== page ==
Consumer price inflation (CPI) in Europe dropped during the month of April, as the latest release showed that prices rose 2.6 percent on a yearly basis. This is a slight drop from the 2.7 percent rise that was seen in March but the number was slightly higher than the 2.5 percent forecast that was generated by most market analysts.
The President of the European Central Bank (ECB) released comments outlining the official inflation outlook at the end of last week and he used the term “broadly balanced” to describe the factors that could potentially threaten price stability in the region. Essentially what this suggests is that the ECB is content with current interest rate levels, at least for the time being. Energy prices have dropped in the last few weeks, and this is supportive of the ECB’s current stance as global demand forecasts continue to moderate.
Interest rates in Europe are currently seen at 1 percent and at the moment markets are expecting no change in policy at the central bank’s next policy meeting on May 3rd. There has been very little evidence of concern within the central bank relative to inflation as voting members are clearly more focused on developments in Spain and other countries affected by the region’s sovereign debt crisis. ECB inflation forecasts are seen at 1.6 percent for the remainder of 2013, which is below the historical target rate of 2 percent.
Oil prices are a major factor in whether or not these forecasts will be accurate and the commodity has dropped 1.8 percent since the beginning of February. Drops like this leave consumers with higher levels of disposable income, and if this trend continues expect the difference to filter into other sections of the economy and potentially improve corporate earnings during the next reporting period.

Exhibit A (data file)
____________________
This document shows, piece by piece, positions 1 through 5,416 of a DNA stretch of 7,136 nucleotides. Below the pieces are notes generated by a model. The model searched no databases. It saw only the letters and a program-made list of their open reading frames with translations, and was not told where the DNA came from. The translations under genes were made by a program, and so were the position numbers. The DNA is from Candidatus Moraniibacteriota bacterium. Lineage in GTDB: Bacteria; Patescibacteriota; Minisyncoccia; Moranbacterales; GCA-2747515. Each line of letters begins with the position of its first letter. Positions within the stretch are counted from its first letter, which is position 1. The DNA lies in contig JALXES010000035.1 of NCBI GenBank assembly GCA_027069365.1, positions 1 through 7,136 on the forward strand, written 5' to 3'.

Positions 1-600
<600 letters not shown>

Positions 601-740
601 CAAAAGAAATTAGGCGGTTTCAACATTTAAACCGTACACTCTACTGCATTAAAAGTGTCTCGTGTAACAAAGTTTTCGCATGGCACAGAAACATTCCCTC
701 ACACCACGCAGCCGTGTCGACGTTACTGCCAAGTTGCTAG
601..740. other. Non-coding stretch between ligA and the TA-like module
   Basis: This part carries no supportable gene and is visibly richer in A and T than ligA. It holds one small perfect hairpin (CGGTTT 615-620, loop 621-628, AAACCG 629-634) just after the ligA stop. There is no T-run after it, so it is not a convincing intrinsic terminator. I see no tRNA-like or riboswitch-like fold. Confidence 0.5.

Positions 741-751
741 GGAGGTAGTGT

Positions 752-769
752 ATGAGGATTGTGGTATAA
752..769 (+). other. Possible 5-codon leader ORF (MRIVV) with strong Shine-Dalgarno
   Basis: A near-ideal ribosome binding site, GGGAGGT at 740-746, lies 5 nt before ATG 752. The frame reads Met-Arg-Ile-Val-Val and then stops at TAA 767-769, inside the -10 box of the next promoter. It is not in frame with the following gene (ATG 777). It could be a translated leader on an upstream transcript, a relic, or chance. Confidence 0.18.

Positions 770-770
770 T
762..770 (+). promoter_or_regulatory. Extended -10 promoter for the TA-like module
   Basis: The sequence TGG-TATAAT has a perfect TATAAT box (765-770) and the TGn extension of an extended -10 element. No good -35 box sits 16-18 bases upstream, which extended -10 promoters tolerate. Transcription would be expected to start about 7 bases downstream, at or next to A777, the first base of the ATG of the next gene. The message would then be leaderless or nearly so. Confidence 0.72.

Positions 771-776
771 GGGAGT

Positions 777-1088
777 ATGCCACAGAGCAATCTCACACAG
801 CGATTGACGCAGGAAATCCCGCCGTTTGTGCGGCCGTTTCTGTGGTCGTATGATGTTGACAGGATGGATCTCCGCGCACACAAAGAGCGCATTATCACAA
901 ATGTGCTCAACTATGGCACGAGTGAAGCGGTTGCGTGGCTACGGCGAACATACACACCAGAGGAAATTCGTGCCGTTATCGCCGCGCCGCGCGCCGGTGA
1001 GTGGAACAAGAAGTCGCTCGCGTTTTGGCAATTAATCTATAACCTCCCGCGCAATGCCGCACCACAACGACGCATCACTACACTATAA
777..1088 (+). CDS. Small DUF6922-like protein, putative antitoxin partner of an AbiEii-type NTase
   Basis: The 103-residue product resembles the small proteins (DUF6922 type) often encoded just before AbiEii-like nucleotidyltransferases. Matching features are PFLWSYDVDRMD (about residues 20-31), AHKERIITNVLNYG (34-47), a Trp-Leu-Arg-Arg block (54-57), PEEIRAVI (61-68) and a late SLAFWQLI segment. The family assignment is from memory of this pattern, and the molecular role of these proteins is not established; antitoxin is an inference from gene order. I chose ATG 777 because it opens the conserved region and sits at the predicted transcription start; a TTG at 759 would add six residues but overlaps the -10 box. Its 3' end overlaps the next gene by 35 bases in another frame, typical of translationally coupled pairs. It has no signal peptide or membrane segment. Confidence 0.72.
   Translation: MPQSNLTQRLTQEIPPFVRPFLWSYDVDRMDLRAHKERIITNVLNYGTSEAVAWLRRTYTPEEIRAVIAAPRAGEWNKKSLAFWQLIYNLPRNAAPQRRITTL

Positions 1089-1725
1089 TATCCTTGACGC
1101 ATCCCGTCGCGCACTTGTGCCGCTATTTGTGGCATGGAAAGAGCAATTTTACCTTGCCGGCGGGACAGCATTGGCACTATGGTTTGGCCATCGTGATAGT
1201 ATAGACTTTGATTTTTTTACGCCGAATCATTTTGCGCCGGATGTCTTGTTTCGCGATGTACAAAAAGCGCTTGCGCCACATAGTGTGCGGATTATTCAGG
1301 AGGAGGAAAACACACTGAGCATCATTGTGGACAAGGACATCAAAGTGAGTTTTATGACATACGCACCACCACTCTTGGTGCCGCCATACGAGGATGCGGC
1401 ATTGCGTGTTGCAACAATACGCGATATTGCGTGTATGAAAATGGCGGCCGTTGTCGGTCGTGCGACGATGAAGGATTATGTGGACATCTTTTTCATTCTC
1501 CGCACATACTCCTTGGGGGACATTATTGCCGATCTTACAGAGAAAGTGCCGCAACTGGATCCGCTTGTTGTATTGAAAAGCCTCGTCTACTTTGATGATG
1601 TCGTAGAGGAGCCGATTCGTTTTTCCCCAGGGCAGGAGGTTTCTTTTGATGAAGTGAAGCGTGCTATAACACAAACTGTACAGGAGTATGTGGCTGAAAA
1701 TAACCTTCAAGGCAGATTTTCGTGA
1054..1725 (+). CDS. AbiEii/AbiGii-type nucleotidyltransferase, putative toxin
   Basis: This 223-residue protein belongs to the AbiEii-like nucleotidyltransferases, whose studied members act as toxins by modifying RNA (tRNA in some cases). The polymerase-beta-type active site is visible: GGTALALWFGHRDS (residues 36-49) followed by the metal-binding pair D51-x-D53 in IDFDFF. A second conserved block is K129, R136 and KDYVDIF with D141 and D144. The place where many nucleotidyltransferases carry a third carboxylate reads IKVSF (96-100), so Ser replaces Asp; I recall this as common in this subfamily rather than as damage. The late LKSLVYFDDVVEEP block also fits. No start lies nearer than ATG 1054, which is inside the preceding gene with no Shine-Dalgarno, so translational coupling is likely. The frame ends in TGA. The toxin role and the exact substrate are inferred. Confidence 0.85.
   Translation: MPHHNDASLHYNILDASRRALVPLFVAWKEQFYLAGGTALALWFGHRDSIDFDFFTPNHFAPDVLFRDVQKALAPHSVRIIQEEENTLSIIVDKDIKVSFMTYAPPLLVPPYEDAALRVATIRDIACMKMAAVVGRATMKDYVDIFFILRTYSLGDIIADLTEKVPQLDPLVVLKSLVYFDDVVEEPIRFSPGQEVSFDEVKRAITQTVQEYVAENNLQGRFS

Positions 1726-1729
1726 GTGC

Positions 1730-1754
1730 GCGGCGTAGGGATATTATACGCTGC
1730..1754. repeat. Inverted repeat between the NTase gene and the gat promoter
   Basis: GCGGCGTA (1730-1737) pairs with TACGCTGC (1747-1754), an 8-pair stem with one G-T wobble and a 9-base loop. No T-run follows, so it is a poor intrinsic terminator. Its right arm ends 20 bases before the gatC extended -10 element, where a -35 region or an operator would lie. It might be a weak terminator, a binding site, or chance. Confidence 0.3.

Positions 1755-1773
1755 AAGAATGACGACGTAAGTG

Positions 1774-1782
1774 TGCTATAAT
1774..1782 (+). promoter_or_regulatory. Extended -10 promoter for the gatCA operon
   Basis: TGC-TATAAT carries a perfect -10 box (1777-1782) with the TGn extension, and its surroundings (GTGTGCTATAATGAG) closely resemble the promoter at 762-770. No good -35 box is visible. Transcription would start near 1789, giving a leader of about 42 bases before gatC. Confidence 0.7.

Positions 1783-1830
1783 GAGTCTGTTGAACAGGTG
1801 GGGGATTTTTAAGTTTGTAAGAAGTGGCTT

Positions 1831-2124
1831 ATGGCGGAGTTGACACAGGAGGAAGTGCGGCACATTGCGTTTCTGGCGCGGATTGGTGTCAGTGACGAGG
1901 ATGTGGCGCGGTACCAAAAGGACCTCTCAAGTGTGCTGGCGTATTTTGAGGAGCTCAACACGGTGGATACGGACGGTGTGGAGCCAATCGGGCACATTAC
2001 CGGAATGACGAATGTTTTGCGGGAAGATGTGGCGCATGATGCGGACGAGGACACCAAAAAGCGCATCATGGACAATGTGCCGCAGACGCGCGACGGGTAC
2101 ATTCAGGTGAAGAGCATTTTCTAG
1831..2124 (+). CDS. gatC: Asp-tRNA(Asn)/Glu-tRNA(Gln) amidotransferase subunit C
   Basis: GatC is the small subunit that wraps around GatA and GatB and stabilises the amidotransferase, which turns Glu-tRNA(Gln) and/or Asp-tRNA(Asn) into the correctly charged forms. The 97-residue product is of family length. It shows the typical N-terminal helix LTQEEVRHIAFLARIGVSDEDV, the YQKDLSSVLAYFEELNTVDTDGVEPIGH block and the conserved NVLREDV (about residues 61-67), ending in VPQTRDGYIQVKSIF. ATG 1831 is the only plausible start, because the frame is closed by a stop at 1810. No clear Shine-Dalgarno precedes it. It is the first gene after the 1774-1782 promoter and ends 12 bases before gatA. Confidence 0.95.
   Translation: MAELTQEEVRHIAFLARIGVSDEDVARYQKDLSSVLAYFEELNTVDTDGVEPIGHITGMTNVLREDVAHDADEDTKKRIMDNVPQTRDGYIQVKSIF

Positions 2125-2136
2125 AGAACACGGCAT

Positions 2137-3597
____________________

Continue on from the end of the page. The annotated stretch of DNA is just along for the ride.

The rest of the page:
Looking ahead, the next major macro release out of Europe will come with the unemployment survey, which will be released on May 2nd, and is expected to come in at a slight increase of 10.9 percent for the month of March (from 10.8 percent previously). Part of the logic for the negative forecasts is coming from the declines in consumer sentiment that were reported last week, and this suggests that Euro area businesses will be less likely to make new hires as news headlines continue to focus on negative aspects of the regional economy. Given the latest rally in the Euro, a negative employment report is likely to present some high risk to reward shorting opportunities.
The EUR/USD has seen an impressive rally in the last few weeks, but when we pull out to the daily charts we can see that the pair is coming into some significant resistance levels that are likely to contain prices this week. Weekly down trend line resistance coincides nicely with the 100 day EMA and the RSI is approaching overbought territory. As such, long term shorts can be taken in this area, targeting a drop back to at least 1.30.
The DAX is continuing to press higher, breaking short term resistance levels and the next upside target is now seen at the confluence of resistance at 6930. This area shows the daily down trend line as well as the 61.8% Fibonacci retracement of the drop from 7210. Wait for a rise here before entering into new short positions.